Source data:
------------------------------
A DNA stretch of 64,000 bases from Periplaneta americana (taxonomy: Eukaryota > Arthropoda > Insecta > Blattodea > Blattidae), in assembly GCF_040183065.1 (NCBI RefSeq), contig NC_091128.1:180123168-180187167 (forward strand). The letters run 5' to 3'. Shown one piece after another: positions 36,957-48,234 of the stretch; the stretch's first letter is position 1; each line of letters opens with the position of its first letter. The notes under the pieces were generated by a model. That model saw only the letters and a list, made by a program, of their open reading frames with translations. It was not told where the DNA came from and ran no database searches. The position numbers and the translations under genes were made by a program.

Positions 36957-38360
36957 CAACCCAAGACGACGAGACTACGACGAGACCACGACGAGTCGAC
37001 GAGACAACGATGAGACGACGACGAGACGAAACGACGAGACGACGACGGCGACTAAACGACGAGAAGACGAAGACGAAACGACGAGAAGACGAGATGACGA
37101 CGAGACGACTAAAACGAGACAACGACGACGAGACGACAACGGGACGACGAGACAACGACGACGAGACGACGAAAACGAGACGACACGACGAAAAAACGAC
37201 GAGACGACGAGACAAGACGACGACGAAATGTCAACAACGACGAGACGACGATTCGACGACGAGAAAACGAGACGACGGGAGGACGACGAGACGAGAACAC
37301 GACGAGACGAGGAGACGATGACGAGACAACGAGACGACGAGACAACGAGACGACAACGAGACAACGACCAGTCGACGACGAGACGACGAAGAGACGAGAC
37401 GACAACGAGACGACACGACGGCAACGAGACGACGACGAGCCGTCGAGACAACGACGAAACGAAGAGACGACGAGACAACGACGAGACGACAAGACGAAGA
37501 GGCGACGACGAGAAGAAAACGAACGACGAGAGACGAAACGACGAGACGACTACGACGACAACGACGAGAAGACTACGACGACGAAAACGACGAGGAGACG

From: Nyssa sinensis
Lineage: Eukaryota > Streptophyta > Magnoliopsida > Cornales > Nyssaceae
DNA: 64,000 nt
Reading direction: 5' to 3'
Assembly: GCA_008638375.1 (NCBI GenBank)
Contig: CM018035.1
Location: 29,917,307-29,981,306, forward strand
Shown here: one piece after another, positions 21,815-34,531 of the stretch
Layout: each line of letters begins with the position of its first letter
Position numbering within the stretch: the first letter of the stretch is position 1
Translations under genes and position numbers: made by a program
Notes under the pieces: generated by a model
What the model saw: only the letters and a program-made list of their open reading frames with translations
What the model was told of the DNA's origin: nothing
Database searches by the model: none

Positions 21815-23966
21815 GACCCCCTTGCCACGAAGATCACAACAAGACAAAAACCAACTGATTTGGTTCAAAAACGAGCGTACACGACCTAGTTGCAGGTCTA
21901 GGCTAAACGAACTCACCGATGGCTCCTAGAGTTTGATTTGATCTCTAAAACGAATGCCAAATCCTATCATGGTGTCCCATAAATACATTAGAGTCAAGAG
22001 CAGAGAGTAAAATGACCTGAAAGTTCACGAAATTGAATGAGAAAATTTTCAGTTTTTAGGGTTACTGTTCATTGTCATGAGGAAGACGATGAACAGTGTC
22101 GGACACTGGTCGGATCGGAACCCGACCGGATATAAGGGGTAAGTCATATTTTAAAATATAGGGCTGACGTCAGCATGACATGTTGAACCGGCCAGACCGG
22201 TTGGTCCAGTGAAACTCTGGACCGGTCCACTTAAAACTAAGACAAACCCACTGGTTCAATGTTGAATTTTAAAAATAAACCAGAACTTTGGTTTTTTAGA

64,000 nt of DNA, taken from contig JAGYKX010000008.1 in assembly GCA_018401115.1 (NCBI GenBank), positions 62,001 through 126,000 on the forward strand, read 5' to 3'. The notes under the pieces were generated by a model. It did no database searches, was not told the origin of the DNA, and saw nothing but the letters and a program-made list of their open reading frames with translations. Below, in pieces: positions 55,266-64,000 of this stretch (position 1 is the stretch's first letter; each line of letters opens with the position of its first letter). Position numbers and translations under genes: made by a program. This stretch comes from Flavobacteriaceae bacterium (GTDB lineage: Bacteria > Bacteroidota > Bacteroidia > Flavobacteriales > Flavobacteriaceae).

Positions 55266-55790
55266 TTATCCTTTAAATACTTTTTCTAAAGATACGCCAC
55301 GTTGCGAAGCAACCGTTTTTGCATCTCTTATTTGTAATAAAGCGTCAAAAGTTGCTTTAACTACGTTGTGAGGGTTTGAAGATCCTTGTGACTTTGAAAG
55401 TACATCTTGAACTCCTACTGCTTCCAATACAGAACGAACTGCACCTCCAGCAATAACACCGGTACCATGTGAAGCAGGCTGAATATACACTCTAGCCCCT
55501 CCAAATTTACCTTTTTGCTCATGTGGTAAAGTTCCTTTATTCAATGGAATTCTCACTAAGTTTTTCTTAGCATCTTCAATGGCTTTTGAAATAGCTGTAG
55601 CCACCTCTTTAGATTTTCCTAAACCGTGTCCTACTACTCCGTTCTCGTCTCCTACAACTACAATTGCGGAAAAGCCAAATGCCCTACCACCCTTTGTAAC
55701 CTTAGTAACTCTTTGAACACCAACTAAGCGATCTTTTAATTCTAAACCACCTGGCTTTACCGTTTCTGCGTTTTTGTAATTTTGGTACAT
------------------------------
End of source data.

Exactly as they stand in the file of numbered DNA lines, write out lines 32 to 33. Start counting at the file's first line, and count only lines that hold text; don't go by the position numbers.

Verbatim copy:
Positions 55266-55790
55266 TTATCCTTTAAATACTTTTTCTAAAGATACGCCAC